Moreover, other researchers also found the relationship between inflation and economic growth is linear and non-linear. For example, Fischer(1993) has studied on 93 developing and industrialized countries using both cross-sectional and panel data , and found that strong relationship between 15-40% annual threshold rate, ie, above 40% it is negatively related and below 15% no relationship. Similarly, Dornhusch and Fischer(1993) found 15-30% as moderate rate, Burno(1995) has also studied on 127 countries and found that growth is accelerated in 15-20% annual rate while growth is decelerated in 20-25% annual rate, Khan and Senhadji(2001) have studied on 140 countries (developing and developing) from 1960-1998 and found that threshold level of inflation above which inflation significantly slow growth is estimated at 1-3 percent for developed countries and 11-12 percent for developing countries, Sepheri and Moshiri(2004) have studied by using panel data from developed and developing countries and found that the estimated threshold varied widely from as high as 15 percent per year for the lower -middle-income countries to 11 percent for the low – income countries, and 5- percent for the upper middle- income countries , Polin and Zhu(2006) have studied on 80 countries during 1961-2000 data and found that moderate threshold inflation rate estimated to 15-18 percent, Kremer, Bick and Nautz(2009) have studied on 124 countries using panel data during the period from 1950-2004 and found the threshold rate 17.2 percent for developing countries , and Brito and Bystedt(2010) have studied on 46 developing countries(13 IT countries) using panel data during the period 1980-2006 and found that IT actually result in lower output growth during adoption (Anuwar and Isiam, 2011: 7-8).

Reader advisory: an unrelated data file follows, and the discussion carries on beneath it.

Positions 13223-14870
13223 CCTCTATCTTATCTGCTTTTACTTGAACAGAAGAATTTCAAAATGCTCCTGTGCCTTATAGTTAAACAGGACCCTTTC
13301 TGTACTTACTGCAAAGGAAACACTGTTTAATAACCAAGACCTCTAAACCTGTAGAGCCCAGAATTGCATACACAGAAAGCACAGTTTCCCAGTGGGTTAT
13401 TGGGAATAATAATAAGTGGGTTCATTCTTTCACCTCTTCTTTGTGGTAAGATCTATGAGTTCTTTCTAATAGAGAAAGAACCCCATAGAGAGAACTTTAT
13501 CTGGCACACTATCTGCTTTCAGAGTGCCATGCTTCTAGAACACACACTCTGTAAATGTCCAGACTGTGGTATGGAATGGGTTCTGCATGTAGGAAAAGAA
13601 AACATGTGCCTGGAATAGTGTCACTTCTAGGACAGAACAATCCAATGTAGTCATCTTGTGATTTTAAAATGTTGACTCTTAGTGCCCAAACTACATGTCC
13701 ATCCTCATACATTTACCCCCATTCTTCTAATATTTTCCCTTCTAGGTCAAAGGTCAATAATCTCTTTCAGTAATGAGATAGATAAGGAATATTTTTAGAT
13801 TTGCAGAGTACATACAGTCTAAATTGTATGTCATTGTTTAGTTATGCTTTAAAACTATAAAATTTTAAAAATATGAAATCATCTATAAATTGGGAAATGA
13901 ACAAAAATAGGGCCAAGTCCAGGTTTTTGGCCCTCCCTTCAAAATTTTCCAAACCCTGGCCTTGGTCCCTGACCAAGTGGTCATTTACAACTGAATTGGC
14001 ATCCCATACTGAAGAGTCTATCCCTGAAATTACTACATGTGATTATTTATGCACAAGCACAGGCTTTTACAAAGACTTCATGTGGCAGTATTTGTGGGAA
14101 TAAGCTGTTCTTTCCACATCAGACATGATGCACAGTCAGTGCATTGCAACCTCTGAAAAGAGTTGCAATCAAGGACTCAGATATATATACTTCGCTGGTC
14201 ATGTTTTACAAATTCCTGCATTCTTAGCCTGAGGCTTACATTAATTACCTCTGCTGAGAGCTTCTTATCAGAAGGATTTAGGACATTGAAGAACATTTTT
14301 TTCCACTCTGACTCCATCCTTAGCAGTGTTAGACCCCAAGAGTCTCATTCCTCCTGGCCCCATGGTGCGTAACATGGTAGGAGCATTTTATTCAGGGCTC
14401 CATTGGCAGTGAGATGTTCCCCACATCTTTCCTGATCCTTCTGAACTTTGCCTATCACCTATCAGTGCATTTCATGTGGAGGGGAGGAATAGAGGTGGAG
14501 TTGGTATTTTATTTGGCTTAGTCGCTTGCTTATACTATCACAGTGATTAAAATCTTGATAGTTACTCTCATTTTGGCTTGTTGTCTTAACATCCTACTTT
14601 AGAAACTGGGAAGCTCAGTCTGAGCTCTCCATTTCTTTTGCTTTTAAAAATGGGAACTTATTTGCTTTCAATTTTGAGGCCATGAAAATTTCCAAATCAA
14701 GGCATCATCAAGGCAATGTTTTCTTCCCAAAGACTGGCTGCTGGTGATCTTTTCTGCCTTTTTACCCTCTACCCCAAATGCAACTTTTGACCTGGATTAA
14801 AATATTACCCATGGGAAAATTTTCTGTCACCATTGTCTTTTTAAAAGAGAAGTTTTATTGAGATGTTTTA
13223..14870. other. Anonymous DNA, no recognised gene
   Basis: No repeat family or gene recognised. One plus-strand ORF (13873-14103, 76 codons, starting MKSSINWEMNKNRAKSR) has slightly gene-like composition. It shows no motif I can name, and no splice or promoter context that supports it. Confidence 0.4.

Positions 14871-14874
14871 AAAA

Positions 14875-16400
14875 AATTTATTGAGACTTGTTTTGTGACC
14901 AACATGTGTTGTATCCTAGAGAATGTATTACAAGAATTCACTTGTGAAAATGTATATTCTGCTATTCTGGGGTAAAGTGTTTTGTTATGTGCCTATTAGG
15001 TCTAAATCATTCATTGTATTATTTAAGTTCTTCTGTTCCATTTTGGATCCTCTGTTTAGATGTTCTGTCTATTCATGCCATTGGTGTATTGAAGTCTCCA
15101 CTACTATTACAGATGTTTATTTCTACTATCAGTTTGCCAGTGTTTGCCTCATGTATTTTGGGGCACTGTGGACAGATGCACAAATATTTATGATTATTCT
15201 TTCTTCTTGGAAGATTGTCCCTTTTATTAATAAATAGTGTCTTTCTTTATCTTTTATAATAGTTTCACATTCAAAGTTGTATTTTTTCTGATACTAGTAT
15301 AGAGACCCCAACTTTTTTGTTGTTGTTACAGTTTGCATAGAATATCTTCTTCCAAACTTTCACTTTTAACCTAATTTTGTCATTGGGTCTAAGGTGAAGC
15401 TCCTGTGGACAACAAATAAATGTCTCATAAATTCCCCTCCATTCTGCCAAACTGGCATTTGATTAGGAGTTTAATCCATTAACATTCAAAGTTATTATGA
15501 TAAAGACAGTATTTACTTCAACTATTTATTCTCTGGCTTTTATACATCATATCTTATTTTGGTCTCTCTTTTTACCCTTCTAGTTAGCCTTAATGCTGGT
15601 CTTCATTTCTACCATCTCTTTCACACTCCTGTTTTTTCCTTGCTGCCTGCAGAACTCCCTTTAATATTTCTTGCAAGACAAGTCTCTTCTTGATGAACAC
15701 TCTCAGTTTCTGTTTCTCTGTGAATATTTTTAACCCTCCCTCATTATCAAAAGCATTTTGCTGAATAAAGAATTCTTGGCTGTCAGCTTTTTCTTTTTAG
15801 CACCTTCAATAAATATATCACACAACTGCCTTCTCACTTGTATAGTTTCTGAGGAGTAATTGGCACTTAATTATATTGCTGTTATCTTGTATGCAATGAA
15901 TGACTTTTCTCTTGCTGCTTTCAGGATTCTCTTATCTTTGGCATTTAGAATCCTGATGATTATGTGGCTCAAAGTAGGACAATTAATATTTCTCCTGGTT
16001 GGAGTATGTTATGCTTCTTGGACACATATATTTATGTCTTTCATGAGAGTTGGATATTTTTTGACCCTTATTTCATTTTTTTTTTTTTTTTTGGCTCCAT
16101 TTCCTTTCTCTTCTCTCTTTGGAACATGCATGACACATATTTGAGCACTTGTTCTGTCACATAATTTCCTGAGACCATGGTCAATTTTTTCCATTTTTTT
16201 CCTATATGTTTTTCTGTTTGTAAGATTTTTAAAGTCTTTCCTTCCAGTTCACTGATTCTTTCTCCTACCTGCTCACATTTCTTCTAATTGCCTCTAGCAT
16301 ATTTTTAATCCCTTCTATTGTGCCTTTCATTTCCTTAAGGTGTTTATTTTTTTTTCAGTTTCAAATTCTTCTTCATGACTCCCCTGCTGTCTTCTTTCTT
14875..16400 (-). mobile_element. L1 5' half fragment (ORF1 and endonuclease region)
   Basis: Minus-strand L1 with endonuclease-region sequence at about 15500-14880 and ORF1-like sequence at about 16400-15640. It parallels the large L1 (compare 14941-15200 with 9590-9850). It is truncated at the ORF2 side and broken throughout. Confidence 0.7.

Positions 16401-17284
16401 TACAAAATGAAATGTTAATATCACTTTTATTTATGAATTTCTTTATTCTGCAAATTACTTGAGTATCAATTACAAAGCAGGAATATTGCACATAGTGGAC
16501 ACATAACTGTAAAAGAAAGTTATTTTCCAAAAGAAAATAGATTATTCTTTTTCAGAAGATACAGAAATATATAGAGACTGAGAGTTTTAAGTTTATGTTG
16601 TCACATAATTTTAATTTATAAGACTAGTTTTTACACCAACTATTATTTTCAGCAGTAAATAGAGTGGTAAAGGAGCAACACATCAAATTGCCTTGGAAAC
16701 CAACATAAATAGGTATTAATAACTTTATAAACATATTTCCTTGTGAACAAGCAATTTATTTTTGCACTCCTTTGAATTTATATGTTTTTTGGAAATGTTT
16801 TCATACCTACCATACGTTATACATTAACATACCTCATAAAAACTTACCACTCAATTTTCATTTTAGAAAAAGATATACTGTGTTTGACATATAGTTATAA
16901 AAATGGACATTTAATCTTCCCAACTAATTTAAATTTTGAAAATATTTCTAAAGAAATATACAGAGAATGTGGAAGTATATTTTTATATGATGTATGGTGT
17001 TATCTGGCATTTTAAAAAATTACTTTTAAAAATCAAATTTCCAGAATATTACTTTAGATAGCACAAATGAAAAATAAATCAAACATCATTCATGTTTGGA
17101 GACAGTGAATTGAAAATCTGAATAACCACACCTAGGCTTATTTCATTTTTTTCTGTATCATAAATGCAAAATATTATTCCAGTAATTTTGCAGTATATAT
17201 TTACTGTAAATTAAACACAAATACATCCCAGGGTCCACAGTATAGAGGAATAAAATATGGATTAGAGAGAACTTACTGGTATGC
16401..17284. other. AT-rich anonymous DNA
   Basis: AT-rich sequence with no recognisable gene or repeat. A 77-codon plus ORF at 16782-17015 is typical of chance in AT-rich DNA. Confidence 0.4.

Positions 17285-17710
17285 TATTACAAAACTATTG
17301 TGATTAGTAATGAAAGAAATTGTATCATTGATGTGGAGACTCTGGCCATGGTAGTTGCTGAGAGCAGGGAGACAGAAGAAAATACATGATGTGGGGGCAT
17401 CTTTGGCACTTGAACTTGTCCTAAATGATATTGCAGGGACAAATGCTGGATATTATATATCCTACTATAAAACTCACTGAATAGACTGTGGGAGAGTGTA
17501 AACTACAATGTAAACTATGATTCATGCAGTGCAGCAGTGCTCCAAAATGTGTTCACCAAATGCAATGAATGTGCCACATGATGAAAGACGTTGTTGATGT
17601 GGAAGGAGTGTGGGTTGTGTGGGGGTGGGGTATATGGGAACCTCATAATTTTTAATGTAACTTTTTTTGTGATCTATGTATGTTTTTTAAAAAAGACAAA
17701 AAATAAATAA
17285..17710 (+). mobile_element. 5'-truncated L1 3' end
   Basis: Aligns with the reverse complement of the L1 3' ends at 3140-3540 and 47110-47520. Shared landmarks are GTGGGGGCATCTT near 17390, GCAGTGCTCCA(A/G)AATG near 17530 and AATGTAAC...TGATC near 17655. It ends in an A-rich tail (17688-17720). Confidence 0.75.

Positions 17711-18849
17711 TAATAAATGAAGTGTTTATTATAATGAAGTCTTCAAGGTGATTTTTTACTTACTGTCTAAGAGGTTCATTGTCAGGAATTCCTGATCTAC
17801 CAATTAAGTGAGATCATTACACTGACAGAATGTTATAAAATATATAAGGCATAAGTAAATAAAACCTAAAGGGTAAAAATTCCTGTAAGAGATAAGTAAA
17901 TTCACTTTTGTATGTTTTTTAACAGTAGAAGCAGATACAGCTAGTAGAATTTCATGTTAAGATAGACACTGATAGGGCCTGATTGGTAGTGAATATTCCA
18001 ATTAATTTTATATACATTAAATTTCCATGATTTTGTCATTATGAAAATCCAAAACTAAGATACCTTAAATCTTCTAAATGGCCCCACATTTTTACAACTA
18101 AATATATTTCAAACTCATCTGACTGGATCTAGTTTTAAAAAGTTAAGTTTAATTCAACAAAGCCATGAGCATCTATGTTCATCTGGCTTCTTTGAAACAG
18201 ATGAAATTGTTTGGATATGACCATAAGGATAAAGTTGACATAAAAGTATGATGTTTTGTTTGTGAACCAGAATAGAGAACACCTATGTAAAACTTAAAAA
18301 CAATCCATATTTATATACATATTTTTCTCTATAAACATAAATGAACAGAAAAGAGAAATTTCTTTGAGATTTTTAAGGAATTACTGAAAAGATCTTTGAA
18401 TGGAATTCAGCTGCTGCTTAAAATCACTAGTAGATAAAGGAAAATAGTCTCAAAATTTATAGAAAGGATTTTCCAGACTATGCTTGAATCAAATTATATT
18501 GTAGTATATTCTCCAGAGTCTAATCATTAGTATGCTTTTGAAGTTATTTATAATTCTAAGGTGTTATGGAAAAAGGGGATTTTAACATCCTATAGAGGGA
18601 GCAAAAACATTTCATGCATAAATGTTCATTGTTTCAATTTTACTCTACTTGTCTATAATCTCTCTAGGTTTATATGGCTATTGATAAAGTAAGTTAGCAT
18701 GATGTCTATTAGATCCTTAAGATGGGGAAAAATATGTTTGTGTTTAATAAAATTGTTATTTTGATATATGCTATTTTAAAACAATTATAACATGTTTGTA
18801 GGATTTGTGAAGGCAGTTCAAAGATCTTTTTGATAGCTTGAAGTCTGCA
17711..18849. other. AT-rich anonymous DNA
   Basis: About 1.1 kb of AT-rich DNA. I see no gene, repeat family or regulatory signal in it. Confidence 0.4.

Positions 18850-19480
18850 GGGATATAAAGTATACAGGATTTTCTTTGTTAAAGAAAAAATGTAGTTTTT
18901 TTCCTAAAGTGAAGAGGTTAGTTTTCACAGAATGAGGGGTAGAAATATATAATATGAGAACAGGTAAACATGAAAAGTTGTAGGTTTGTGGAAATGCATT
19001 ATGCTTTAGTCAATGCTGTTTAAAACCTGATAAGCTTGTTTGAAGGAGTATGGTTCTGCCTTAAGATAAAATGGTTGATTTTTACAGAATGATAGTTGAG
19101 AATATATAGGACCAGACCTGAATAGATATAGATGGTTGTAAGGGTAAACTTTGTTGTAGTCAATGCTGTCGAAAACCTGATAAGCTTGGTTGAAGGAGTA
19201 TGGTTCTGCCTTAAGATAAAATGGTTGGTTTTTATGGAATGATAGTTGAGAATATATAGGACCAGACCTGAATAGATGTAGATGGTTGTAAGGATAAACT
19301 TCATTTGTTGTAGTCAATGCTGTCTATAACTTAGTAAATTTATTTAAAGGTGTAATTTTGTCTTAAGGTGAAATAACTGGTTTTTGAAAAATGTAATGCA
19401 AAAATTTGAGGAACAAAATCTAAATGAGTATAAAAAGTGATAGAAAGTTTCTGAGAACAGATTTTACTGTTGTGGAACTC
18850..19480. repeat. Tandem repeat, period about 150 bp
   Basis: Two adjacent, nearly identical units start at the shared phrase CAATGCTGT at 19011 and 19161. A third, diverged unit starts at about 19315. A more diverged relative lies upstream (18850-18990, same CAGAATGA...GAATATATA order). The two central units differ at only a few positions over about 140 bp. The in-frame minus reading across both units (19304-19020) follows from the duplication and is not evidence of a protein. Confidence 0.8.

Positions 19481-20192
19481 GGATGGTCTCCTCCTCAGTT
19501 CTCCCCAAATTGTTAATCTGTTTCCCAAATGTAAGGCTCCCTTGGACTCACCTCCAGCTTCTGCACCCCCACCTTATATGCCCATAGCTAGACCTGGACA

Further, this threshold level estimate is studied by researchers at individual country level especially on developing country and they have calculated different results for each country. For example, Singh and Kalirajan(2003) have studied India threshold by using annual data, during the period 1971-98, and found no threshold level of inflation for India; however, their findings clearly suggested that an increase in inflation from any level has negative effect on economic growth. Similarly, Ahmed and Mortaza(2005) have studied Bangladesh threshold using annual data, during the period 1980-2005, and found 6% rate threshold, ie, above 6% rate inflation adversely affect economic growth, Mobarik(2005) has studied Pakistan threshold using annual data , during the period 1973-2000, and found 9% rate threshold, ie, above 9% rate it is detrimental for economic growth, Kheir-El-Din and Abou-Ali(2005) have studied Egypt using annual data for 25 years, and found 15% threshold, ie, above 15% rate it has negative effect on economic growth , Salami and Kelikume(2009) have studied Nigeria threshold using annual time series data, during 1970-2008, and found 8% rate threshold, Risso and Sanchez Carrera(2009) have studied Mexico, and found 9% rate threshold, Chowdhury and Ham(2009) have studied Indonesia, and found 8.5-11% rate threshold, Phiri(2010) has studied South Africa by using quarterly data, during from February 2000-july 2010, and found 8% rate threshold, Frimpong and Oteng-Abayie(2010) have studied Ghana by using 1960-2008 data, and found 11% rate threshold , ie, at 11% rate and above inflation would adversely affect economic growth . In addition to these, countries targeted inflation rate is found much lower than country level and cross -countries level threshold studies findings. Recent cross-countries studies (2001-present) suggest inflation rates between 8 and 17 percent whereas country level studies suggest slightly lower thresholds ranging from 6 to 15 percent(Anuwar and Isiam, 2011: 9-10).